The line itself was used by Bear Grylls in one episode of Man Vs Wild. So, what could a man on a show about wilderness survival be doing saying a line like that? No, nothing like that. He was demonstrating how to use an enema to bypass consuming dirty water to absorb the nutrients.
In Will and Grace, when Jack is dating Beverly Leslie (Karen was forcing him to be with Beverly because she was broke and he was rich) he mentions that he doesn't really want to stay with him and doesn't want to "do it." Karen simply saying, "Oh you'll do it. You'll do it the same way any self-respecting woman does. Get on your back, point your heels to Jesus and think of handbags."
Richard Woolsey: He put his hand in my forehead. How can you resist that? Maj. Gen. Jack O'Neill: Well, I like to close my eyes and think of England.
Torchwood has "Lie back and think of Torchwood" in the episode "Countrycide" while Owen tends to Gwen's gunshot wound.
Discussed and invoked on That '70s Show. Jackie knows that the trope isn't true, but pretends it is anyway. If the guys find out that girls enjoy it too, Jackie will lose one of her "buy me stuff" bargaining tools.
Discussed and invoked again in Desperate Housewives. Gabrielle says that their mothers had the right idea. By convincing men that sex was a unpleasant chore they didn't enjoy, they were able to use it as a bargaining tool. When men realized that women enjoy it as much as men, it eliminated some of their power. Granted, it was power to lead men around by the nose, which has a whole floodgate of Unfortunate Implications.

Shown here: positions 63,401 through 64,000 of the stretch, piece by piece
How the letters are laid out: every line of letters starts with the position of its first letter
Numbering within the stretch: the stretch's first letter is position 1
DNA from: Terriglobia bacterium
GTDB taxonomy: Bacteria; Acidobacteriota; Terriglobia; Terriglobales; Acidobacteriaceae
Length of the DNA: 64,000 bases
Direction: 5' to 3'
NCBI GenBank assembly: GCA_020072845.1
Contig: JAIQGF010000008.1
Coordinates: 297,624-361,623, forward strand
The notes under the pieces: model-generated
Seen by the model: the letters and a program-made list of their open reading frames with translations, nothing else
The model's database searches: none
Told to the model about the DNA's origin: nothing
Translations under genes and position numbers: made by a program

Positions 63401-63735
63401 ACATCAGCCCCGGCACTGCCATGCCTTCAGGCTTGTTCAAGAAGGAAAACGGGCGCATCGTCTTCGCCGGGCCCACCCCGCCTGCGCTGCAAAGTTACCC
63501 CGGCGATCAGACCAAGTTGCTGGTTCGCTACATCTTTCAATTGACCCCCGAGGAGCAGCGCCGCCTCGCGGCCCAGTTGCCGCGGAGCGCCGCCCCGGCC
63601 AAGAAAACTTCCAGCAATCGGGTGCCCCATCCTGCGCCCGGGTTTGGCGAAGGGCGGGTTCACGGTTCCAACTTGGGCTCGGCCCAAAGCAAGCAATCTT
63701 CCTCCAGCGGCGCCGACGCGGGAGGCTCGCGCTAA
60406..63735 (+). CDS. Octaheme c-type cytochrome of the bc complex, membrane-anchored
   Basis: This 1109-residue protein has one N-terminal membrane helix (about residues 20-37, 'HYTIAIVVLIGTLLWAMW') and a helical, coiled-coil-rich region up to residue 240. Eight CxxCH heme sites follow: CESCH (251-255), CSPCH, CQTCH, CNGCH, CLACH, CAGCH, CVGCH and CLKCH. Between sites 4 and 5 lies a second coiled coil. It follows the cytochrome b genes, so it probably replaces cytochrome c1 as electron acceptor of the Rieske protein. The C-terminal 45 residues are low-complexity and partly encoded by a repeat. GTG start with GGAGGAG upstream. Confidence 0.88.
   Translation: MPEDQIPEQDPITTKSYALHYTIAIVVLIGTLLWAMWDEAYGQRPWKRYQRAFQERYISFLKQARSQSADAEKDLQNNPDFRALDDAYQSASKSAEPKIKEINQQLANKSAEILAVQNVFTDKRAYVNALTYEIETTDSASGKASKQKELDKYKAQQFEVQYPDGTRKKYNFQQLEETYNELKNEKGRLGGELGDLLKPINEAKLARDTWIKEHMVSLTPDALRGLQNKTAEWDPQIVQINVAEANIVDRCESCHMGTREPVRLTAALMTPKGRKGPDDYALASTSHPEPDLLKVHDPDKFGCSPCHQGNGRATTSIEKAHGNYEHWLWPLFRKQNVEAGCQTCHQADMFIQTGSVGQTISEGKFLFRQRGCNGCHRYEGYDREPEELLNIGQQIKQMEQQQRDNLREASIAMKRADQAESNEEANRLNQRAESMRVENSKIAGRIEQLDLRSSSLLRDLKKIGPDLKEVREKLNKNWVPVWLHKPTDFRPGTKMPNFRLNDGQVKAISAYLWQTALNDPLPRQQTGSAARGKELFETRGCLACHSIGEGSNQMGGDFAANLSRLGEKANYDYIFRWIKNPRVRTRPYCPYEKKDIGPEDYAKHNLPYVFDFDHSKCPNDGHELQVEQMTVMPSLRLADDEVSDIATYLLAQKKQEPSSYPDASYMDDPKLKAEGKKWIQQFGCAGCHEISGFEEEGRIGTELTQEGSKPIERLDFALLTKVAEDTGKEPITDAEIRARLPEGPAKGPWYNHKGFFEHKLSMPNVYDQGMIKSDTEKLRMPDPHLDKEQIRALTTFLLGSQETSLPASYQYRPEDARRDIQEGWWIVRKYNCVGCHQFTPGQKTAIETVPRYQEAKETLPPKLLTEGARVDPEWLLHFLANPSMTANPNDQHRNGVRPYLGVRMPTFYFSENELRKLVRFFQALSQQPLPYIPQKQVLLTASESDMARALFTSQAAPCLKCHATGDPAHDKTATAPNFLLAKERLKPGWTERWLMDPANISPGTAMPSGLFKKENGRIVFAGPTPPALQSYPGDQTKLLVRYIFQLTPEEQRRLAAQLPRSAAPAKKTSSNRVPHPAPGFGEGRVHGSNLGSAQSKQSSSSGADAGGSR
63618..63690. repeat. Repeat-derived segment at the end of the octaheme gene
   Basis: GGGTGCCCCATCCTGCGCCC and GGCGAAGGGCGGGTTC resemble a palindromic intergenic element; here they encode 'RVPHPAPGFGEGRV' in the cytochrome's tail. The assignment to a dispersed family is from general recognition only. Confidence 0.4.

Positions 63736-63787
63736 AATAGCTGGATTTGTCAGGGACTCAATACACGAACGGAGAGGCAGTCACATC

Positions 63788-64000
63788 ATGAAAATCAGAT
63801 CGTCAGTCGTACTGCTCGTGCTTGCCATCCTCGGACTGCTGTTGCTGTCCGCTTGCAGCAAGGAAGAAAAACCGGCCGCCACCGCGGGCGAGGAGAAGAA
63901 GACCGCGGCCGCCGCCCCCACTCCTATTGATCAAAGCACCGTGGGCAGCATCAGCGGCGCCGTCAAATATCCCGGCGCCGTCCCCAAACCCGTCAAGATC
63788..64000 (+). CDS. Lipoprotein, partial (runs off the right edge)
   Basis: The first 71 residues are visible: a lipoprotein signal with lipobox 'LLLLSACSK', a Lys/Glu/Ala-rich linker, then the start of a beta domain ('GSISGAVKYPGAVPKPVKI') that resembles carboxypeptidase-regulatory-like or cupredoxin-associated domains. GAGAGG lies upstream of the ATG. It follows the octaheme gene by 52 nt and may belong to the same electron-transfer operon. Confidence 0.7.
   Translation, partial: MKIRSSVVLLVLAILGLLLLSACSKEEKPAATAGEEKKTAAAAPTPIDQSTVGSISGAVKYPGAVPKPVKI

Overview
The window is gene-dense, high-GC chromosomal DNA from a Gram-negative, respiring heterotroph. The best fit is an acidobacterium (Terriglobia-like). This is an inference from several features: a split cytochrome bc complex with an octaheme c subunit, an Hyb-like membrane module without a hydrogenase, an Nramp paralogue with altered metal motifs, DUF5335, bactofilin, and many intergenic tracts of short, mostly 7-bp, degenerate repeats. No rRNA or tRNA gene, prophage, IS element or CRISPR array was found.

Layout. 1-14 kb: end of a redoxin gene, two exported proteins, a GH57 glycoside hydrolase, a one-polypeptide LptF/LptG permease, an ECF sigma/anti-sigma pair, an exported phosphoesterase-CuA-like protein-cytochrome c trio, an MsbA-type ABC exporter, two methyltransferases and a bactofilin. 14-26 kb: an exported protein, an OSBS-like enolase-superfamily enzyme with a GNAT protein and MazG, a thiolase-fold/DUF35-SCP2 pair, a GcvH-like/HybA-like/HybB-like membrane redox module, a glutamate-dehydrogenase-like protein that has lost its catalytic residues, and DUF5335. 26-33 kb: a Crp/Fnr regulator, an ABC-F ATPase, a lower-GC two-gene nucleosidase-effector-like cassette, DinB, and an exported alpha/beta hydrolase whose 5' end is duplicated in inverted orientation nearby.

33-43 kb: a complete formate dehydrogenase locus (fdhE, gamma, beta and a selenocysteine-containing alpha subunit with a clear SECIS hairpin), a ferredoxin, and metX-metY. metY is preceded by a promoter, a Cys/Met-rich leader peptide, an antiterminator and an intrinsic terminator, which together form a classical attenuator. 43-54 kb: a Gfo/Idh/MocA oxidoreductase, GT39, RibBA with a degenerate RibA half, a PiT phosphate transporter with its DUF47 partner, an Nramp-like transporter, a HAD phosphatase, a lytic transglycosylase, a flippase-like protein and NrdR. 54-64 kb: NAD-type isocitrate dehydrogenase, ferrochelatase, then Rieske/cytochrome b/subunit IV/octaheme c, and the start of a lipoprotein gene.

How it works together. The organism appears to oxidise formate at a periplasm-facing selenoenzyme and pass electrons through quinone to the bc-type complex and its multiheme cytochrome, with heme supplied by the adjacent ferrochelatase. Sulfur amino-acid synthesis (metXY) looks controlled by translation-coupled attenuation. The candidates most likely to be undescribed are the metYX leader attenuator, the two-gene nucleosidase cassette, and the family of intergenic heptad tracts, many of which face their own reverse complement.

Referenced in a Gilmore Girls story line. Lane says that the only thing that stuck from her ultra-religious mother is waiting to have sex until she's married, even though she does want to. When Lane is about to be married, her mom sits her down to have The Talk. Her advice basically consists of "You'll have to 'do it' with this boy. If you're lucky, like me, it will only happen once" while Lane tries not to die of embarrassment.